Me — So imagine if we had tried to deploy the first ticket on Tuesday. What do you think would have happened next? You can do the exercise with two scenarios in mind: 1/ everything goes smoothly and 2/ reality bites and it stalls because of a configuration mismatch as we’ve just seen.

X — I see where you’re trying to go… In the first scenario, we know on Tuesday evening that everything is going according to plan and we can decide with the marketing team or even with our users if we deploy a second time on Wednesday, on Thursday or even on the following Monday. In the second scenario, we stumble on the actual errors early in the week but we can still deploy the first batch of features by Friday, possibly as soon as Wednesday.

Me — How does that sound?

X — I’m still not quite sure if it's a good idea to have two updates per week, but I'm pretty sure it's a better idea to have one update instead of none. It’s somewhat frustrating to realize that even though we've been working on this stuff all week, the end users can’t see anything at all.

The App Store deals successfully with our Opentime app
The App Store deals successfully with our Opentime app

Before using a kanban, rule 1

The first prerequisite of a kanban tool is expressed very explicitly in the book Kanban / Just-In-Time At Toyota.

Do not send defective products to the subsequent process
Making defective products means investing materials, equipment and labor in something that cannot be sold. This is the greatest waste of all.
Rule 1 before using a kanban

To illustrate this unappreciated aspect of kanban management, nothing beats a little anecdote. About ten years ago I taught a programming class to non-scientific students : they all wanted to be librarians of some sorts and with the digitalization already well underway, the university had marked out a coding course. On the third session, after an explanation of what an algorithm is, I set out to write down a simple one on the blackboard. Their following task what to translate it into actual code. After 10 minutes a girl shouts happily : « eureka, it works » and everyone else felt envious at her speed to finish this piece of work. When I got to her desk, I realized how much my teaching was off the mark : the result she was so proud of was a perfectly white screen. She had tediously and painstakingly manage to delete all the notices and warnings the compiler had thrown at her after copying word for word my pseudo-code on the blackboard. And while her program did literally nothing at all, she felt it was OK.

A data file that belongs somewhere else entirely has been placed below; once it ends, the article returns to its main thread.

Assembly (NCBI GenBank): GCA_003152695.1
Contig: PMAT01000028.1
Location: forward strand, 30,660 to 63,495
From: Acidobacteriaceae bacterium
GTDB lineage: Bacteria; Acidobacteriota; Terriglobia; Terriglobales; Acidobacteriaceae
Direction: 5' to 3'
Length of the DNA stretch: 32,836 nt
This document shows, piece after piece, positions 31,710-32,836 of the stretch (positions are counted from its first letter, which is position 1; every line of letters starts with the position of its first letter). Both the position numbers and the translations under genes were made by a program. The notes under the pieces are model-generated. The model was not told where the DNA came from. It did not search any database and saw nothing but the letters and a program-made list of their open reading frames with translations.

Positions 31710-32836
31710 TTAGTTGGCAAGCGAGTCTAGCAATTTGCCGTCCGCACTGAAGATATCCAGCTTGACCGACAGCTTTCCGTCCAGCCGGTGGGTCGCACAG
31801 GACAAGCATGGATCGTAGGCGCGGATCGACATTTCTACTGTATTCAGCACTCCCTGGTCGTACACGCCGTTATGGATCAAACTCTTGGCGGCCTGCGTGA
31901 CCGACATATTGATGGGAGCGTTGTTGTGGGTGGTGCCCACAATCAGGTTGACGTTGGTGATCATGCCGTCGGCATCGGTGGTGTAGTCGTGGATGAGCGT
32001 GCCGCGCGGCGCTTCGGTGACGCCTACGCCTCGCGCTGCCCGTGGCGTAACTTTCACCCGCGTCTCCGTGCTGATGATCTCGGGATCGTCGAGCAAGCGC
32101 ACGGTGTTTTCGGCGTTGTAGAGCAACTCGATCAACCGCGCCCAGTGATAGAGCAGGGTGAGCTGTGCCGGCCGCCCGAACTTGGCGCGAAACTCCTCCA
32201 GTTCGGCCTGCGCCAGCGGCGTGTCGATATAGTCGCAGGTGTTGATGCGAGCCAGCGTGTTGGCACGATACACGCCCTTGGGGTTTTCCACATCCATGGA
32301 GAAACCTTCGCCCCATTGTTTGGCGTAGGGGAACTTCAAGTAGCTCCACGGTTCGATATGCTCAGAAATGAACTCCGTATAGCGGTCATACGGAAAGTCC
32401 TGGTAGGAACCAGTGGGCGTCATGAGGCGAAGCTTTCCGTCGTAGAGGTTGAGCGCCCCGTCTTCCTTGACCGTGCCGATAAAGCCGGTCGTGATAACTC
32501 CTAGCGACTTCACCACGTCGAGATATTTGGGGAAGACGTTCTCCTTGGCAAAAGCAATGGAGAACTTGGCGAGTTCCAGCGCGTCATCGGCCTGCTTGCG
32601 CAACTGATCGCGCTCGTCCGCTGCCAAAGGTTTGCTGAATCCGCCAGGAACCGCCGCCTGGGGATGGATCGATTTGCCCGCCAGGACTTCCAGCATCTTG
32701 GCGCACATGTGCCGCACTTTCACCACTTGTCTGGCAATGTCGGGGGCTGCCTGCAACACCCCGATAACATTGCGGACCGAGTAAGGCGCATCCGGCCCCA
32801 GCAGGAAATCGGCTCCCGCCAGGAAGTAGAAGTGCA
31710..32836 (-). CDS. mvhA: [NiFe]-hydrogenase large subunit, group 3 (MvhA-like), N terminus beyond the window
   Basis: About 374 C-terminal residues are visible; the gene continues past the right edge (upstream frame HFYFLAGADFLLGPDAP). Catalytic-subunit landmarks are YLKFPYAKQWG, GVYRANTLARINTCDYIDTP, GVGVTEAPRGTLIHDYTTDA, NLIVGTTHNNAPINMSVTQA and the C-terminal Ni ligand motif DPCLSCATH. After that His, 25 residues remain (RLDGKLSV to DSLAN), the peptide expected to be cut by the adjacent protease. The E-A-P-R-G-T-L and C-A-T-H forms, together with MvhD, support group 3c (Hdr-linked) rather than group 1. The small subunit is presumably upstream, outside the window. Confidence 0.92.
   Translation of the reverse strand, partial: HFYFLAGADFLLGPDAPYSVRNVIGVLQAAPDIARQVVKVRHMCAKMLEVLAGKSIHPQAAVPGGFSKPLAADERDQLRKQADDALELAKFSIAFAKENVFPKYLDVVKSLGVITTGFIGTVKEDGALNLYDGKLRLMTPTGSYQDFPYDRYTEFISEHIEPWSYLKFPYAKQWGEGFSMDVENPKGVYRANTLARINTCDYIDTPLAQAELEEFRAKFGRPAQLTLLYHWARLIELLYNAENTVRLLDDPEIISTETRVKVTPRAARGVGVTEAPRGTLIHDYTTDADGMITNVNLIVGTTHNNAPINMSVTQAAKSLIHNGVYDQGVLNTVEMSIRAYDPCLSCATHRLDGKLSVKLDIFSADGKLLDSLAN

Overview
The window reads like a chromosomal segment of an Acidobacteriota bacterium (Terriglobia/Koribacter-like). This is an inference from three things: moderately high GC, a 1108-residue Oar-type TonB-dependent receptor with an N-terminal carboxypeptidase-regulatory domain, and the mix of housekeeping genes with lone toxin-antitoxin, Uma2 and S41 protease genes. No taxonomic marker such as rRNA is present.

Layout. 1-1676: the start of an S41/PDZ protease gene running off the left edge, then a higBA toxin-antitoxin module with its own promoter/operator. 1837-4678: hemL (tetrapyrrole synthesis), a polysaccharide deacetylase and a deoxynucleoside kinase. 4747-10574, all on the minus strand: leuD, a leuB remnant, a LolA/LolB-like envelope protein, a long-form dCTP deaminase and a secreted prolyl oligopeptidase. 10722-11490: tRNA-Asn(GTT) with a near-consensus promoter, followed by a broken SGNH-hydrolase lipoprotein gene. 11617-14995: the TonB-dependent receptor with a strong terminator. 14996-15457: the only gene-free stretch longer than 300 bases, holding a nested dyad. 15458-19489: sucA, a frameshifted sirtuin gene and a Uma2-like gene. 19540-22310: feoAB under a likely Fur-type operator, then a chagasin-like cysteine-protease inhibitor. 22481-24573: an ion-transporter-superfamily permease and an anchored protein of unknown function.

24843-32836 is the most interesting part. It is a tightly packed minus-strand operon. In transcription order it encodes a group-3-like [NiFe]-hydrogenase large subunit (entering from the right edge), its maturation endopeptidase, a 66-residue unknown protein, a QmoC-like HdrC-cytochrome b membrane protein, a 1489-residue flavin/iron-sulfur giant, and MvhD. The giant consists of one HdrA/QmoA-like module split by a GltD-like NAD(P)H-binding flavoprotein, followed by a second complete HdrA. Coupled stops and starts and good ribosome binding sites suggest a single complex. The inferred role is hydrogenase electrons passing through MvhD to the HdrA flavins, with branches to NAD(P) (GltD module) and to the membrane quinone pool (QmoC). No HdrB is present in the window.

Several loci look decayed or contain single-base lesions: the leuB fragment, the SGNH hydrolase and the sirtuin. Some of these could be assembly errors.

To be able to make the distinction, the operator (or the developer or the student in this case) needs to be able to get some help, on the spot. In a classroom, it should be easy : the teacher is at hand.

In Lean, the way to get some help is the Andon : a simple mechanism to bring the manager to the worker’s Gemba (usually a sound or a light turned on), forcing him to have a conversation and engaging him in the task of undertaking measures against recurrence.

That’s when the learning curve can kick in : when you don’t know if your work is OK or KO, it’s impossible to improve. But when you’ve learn to distinguish the two, you can start experimenting at your own pace and gradually get better at it. Until this chain of help is materialized, the worker is condemned to subpar work or to luck.

The kanban is kicking me back to reality

X — Isn’t the kanban a pain?

Me — It sure can be… Like right now : there’s a kanban card publish a new article on the very top of my own board. And I haven’t got any at hand : I was too busy skiing last week during a well deserved holiday.

Back from the Alps

X — But it’s not just you, I’ve always felt it was too difficult for anyone : it’s like being pinned to the wall and not being able to escape.

Me — My sensei would say it’s the entire point. And he would add « make sure you pull the andon cord: it’s there precisely for that moment ».

X — But I guess that being your own boss, you don’t have any andon cord to look out to. And you can’t rely on a team leader ready to help you out either.